Just got into town for a big presentation? You may well be experiencing that sinking feeling we often call "pre-presentation jitters."

The first thing to realize is that stage fright symptoms seem more severe to the speaker. Start by taking a positive and aggressive attitude about speaking. The first moment that you are asked to give a presentation, respond with, "I'd be honored." Keep in mind that a confident, aggressive approach to presentational speaking keeps most imagined fears from becoming a reality. Next, take the time to prepare for your presentation. Some experts suggest that as much as 75 percent of speech anxiety can be avoided through adequate preparation.

Making the time to prepare for your presentation may be easier said than done, but it is worth it. You will feel more comfortable and confident when you deliver a well-prepared speech. Let's look at some specific approaches for overcoming stage fright. Different techniques will work for different people.

Aware,Accept,Act

This technique uses a simple three-step formula to cope with your stage fright.

Become aware.

Be aware of what is happening to you when you are fearful. Once you are sensitized to your fear, it is easier for you to stop your fear from escalating. Even panic, which occurs without warning, can be curtailed when you recognize what is happening to you. Pay attention to physical symptoms such as your breathing pattern and your muscle tension. Your body tells you how nervous or relaxed you feel.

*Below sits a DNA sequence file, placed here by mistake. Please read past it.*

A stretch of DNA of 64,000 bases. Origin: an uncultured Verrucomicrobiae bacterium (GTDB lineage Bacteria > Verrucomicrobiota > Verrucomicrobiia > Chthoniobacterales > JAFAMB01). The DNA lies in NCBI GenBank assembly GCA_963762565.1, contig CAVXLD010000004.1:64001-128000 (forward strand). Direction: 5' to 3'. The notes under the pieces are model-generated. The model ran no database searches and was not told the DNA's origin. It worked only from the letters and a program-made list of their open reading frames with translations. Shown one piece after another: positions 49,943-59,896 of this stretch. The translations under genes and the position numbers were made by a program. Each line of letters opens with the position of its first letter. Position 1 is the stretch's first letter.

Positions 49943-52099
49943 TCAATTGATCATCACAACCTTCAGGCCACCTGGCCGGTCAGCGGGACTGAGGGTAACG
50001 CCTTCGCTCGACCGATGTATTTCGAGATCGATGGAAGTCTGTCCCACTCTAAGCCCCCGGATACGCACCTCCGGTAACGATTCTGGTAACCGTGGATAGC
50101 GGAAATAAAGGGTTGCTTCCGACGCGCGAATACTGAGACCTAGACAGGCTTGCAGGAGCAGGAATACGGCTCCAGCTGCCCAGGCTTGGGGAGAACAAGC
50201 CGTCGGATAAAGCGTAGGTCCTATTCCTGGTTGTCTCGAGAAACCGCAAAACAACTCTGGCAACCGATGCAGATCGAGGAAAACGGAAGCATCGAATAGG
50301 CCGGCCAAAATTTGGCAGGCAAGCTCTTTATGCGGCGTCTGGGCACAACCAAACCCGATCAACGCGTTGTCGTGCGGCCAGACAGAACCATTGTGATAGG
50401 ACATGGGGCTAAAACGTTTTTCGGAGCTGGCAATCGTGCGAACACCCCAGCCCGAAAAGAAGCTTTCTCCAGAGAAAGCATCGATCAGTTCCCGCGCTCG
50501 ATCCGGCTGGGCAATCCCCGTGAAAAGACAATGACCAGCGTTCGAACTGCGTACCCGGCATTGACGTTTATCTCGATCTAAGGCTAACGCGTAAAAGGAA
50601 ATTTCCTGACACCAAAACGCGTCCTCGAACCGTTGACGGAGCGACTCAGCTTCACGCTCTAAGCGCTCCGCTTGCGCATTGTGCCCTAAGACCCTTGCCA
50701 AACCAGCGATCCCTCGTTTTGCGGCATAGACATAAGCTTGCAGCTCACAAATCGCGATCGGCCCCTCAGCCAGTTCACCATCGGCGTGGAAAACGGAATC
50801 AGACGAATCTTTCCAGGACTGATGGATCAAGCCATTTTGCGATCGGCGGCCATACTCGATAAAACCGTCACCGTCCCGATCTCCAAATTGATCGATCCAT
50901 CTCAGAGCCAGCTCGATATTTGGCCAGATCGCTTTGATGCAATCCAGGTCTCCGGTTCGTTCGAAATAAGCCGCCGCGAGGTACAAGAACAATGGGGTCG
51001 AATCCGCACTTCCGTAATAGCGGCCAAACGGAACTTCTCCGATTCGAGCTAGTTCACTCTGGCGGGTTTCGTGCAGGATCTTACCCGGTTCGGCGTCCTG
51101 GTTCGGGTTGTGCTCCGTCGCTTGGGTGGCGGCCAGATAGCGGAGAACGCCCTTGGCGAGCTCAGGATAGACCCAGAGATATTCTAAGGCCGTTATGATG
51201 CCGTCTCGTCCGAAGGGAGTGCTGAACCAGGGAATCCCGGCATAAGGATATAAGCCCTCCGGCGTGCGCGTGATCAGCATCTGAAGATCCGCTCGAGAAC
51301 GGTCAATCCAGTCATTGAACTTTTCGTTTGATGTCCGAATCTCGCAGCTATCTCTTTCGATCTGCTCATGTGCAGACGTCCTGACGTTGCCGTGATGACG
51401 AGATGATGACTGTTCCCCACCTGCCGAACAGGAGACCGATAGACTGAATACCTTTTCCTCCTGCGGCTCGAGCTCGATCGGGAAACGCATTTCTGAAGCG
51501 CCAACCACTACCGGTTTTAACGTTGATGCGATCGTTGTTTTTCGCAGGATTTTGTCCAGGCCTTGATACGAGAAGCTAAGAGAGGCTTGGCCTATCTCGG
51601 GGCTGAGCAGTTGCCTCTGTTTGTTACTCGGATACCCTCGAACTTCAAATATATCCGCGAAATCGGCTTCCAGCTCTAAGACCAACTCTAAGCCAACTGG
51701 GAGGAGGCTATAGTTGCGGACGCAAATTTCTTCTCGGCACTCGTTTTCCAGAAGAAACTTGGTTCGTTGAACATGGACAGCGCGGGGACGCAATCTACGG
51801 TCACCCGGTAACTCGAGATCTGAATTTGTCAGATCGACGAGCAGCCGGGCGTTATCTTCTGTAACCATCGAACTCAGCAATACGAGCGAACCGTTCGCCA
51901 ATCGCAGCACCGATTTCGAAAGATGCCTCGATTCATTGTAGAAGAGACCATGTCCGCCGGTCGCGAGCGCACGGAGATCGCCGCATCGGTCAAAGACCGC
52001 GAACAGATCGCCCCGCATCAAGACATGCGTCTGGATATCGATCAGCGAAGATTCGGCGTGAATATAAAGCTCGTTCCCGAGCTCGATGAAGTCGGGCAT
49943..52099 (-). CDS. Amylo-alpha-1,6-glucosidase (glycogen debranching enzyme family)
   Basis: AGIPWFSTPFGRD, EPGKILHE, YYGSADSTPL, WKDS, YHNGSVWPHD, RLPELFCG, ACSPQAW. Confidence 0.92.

Accept the emotion.

Accept fear as being valid, and don't feel guilty or foolish or inferior because of it. To insist that it should not be happening to you is going to make you more fearful. Instead, when fear comes, welcome it. Consider it a form of energy that can motivate you to better prepare prior to a presentation and make you a more enthusiastic speaker during your presentation.

Act on it.

After you become aware of and accept fear, you need to act on it. Do something different. Do not become a passive recipient of a feeling you dread. If you don't know what to do to curb your fear, try any different behavior. With some experience, you will be able to identify more specifically what action curtails your fear.

Rational Emotive Theory

Rational emotive theory, first developed by Robert Ellis, states that you can control your emotions, including fear and anxiety, through your thoughts. The crux of theory is that you can deliver a winning presentation by thinking through the situation ahead of time. Take the following steps to use the rational emotive theory to deal with your fear of speaking.

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